Sunday, November 15, 2020

Etching silicon wafers to make colorful Rugate optical filters (porous silicon)

Passing an electrical current through a silicon wafer in a special acid etchant will create a porous layer with a variable index of refraction. I describe how this process works, and how the Fourier transform relates filter design to electrical etch waveform and resulting spectral response.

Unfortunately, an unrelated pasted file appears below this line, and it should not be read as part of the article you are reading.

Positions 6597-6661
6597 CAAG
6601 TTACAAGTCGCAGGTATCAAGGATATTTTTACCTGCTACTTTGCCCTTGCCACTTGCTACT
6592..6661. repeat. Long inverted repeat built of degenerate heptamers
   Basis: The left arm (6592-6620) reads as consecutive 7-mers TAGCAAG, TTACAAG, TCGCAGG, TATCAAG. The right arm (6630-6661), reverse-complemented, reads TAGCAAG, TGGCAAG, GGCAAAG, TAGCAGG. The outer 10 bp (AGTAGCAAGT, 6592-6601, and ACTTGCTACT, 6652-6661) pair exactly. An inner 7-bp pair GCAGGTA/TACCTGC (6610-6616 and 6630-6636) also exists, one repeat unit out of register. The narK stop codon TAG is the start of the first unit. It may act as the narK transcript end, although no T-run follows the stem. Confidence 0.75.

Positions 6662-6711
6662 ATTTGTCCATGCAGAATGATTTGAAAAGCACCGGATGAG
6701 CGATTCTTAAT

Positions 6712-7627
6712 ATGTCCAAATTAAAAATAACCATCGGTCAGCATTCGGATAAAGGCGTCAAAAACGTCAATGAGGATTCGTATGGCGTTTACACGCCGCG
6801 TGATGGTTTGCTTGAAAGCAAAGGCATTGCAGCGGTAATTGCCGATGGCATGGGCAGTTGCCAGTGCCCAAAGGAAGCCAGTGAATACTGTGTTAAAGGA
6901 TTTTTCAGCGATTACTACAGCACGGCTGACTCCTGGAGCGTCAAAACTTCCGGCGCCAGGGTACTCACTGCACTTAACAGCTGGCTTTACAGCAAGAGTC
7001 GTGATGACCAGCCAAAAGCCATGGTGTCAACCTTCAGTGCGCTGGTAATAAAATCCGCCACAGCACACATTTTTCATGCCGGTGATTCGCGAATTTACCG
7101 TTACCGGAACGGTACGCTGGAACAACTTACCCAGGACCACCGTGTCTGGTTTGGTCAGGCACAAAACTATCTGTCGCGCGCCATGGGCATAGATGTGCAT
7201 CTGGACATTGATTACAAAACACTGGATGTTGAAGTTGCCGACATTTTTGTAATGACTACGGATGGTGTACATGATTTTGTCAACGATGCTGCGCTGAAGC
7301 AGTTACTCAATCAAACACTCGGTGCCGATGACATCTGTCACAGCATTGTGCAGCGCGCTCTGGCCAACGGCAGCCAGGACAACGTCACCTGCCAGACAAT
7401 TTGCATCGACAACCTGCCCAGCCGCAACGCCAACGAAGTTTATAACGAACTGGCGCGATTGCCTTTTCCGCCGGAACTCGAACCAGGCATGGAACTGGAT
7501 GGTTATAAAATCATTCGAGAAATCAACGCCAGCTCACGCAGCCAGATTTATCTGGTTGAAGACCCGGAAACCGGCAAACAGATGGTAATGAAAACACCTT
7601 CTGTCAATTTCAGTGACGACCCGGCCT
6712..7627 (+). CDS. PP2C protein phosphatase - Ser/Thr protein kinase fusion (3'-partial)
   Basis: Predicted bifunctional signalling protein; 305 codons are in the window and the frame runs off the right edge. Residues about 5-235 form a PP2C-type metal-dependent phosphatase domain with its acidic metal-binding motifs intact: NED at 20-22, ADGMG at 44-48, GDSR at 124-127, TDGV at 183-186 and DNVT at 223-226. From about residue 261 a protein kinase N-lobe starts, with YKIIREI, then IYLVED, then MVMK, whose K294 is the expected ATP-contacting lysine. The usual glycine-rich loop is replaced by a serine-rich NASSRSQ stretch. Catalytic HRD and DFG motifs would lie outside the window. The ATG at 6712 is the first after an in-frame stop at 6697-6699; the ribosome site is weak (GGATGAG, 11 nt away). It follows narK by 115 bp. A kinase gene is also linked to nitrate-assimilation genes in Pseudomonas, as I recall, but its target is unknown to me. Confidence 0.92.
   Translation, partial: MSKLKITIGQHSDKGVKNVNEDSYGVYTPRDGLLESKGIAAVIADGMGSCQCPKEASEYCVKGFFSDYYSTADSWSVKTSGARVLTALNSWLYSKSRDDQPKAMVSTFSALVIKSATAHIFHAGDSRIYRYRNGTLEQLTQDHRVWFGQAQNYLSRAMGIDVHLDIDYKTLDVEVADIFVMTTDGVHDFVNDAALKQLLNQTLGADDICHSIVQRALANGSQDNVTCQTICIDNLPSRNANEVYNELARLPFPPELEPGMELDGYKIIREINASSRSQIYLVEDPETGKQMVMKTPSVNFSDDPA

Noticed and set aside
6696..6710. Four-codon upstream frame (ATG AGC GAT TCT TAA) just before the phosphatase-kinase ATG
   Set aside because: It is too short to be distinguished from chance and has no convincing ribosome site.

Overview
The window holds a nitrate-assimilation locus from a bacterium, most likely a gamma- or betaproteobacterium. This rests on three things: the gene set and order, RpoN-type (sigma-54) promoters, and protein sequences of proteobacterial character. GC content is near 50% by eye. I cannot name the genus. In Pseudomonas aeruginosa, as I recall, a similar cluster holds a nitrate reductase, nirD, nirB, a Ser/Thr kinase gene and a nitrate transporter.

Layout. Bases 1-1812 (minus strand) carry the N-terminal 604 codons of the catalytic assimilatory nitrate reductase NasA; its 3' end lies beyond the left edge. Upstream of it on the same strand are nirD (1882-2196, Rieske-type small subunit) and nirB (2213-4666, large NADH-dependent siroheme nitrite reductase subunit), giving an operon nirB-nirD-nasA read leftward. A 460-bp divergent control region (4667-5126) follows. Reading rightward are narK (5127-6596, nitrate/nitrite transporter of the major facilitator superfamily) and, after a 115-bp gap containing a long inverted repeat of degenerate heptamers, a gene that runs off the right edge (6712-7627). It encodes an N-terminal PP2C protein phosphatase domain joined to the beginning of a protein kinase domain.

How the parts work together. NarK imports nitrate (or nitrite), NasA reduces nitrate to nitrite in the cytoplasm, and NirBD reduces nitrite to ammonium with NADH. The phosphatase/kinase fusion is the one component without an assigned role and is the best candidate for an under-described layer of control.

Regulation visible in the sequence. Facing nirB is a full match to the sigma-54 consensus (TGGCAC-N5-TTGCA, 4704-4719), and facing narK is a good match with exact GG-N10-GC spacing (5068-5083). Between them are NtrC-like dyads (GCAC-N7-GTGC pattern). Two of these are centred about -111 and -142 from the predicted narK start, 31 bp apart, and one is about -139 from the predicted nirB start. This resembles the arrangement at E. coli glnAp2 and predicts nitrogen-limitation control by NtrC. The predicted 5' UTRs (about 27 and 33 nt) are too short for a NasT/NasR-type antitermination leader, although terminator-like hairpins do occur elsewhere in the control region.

Notes: 1. The Rugate filters look especially good in polarized light because the reflection from the silicon wafer is reduced, but the reflection from the filter remains strong. I noticed this while holding the wafer in front of my computer monitor. Later, when showing it to friends, the color intensity was poor. Their monitor must have been horizontally polarized, so holding the wafer low, and tilting it upward didn't work! Some monitors are horizontally polarized, and some are vertical. 2. The magnet used to hold down the PTFE cup to the wafer may have a very slight impact on the etch process. The dramatic shift in filter performance at the periphery is due to O-ring restricting the conductive etchant to a sharp edge, creating an electrical field concentration. Outstanding visual Fourier series tutorial: LR-1 spectrometer: p-type wafers on eBay. (You have to hunt around and check the photos for info on the label attached to the box of wafers. Be sure to get wafers less than 0.01 ohm-cm) eg n-type wafers are photosensitive during the etch process. Online graphing calculator page from this video: Original Desmos page that I used: Code for Keithley 2450 control and waveform generation: Fourier transform to understand optical coatings: Porous silicon refs: